Washington Post goes over some of the Joe Biden Lies. This is just a small sampling of Joe’s story telling.
The Washington Post’s chief fact-checker Glenn Kessler took exception to several stories President Biden has repeatedly told about his life to connect with audiences in a piece Thursday.
Kessler went through several recurring anecdotes that Biden has shared with crowds over the years and detailed how many of them were embellished or just plain not true. He declared, “But throughout his career… Biden’s propensity to exaggerate or embellish tales about his life led to doubts about his truthfulness.”
Kessler analyzed Biden’s recent recounting of a past fire at his house almost destroying his Corvette, anecdotes about being him arrested for standing up during the civil rights era, and a story about the circumstances that led him to be accepting of same-sex relationships.
Kessler stated that each of these folksy stories from Biden are part of his “tradition of embellishing his personal tales in ways that cannot be verified or are directly refuted by contemporary accounts.”
The fact-checker began with Biden’s most recent exaggerated story. He wrote, “At least six times as president, mostly recently in comments to Hurricane Idalia victims Wednesday, Biden has exaggerated the extent of a fire that occurred at his house in 2004.”
In those retellings, Kessler noted how Biden, then a U.S. senator from Delaware, had claimed “a couple firefighters” almost died, how his 1967 Corvette was nearly destroyed, and that a “significant portion” of his house burned.
The fact-checker corrected the record, saying, “The contemporary news accounts in the Wilmington News Journal and The Associated Press are much less dramatic.”
Citing the outlets, he added, “’Biden’s house on Barley Mill Road was reported hit by lightning at 8:16 a.m., emergency officials said,’ the News Journal reported. ‘There were no injuries and firefighters kept the fire contained to one room.’
“Cranston Heights Fire Co. Chief George Lamborn told the newspaper the flames did not spread from the kitchen. ‘Luckily, we got it pretty early. The fire was under control in 20 minutes.’”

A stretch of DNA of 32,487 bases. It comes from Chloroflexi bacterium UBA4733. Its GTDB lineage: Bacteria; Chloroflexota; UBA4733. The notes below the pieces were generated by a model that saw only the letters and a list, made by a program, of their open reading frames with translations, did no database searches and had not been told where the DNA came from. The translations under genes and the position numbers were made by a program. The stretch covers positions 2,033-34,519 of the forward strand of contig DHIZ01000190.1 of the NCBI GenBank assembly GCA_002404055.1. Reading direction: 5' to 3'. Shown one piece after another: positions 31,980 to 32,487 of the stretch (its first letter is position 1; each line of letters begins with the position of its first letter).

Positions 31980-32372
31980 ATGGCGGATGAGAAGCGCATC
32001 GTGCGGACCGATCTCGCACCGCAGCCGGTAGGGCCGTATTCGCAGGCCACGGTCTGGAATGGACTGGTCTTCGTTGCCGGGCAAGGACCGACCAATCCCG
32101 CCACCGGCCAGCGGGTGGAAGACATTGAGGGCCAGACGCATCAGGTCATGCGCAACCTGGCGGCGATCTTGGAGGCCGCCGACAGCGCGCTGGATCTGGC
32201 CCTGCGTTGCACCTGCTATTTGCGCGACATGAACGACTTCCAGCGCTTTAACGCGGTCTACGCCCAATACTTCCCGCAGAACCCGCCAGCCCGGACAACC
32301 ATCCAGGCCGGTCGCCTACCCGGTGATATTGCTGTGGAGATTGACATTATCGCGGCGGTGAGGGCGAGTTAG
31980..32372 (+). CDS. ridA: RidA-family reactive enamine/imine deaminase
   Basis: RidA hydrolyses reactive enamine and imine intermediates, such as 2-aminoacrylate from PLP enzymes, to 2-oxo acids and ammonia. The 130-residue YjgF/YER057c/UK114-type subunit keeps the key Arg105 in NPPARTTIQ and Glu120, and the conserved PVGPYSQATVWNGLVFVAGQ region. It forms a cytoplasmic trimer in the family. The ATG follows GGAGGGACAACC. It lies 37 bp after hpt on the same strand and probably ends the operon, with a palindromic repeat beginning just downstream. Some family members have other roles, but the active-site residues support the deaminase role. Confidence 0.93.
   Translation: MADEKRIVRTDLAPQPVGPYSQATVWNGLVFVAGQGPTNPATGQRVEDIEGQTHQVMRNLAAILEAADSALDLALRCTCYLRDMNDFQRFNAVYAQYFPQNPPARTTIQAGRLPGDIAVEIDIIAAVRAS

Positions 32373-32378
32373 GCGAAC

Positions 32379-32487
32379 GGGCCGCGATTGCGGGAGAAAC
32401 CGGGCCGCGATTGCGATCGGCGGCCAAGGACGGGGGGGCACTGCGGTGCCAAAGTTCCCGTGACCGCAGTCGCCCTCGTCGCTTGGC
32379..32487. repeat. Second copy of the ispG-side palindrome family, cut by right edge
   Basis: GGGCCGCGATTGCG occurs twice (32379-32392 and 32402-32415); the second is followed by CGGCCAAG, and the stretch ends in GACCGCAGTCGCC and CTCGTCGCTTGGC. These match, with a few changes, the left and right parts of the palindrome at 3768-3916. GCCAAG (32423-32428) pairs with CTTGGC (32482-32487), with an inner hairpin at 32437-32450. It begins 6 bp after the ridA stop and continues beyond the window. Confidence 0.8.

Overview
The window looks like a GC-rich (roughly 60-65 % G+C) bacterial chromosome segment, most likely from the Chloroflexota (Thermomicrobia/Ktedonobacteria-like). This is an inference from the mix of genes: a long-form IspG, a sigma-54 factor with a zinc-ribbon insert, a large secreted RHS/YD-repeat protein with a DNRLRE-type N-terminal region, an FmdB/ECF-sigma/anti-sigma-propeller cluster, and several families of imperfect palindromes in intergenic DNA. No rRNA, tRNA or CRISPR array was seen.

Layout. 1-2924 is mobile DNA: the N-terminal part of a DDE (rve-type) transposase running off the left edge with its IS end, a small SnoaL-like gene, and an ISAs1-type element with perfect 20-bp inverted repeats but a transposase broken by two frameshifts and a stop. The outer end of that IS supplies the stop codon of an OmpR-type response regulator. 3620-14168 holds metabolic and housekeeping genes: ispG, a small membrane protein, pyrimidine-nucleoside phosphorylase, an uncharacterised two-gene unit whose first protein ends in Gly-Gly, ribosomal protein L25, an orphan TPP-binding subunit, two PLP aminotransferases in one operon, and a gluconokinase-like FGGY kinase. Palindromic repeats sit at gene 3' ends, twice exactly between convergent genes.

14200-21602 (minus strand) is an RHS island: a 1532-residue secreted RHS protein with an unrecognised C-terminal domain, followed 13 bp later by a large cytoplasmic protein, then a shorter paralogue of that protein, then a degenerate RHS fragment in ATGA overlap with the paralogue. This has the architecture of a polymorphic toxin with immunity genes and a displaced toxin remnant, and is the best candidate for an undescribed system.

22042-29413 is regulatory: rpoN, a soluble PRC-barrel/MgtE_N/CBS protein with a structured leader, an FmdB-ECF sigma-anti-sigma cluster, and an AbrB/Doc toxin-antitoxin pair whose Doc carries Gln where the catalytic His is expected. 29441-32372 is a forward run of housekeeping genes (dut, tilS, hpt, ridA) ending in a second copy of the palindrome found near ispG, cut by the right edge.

Kessler then mentioned Biden’s oft-used anecdote about his conversation with an Amtrak conductor. He wrote, “At least 10 times as president, most recently during an Aug. 15 speech in Milwaukee, Biden has told a heartwarming but implausible story about an Amtrak conductor named Angelo Negri who congratulated him for traveling more on Amtrak than he had on Air Force planes as vice president.”
As Biden has told the story, Negri congratulated the then-vice president for traveling 2 million miles on Amtrak trains, almost double the amount he has traveled on Air Force One.
Kessler corrected this, saying, “But it’s not possible this conversation took place as Biden describes… Biden did not pass the 1.2 million-mile mark until 2016; Negri retired from Amtrak in 1993, 16 years before Biden became vice president. Negri died in 2014, two years before Biden claims they had this conversation.”
The fact-checker also poked holes in one of Biden’s go-to gay rights stories. Kessler stated, “Three times this year — and at least seven times since 2014 — Biden has told a version, most recently on Aug. 10, of a story about words his father supposedly spoke after a teenage Biden saw two well-dressed men in suits kiss each other in downtown Wilmington in the early 1960s.”
However, the author noted, “Biden depicts a scene that would have been unusual six decades ago. He describes this exchange with his father usually as taking place in 1961. But back then, gay men generally did not kiss in public. Many people regarded homosexuality as deviant.”
“Moreover,” Kessler added, “Biden’s story has evolved over time. In 2014, in a New York Times article on his evolution on same-sex marriage, he was the father in the story, speaking to one of his sons.”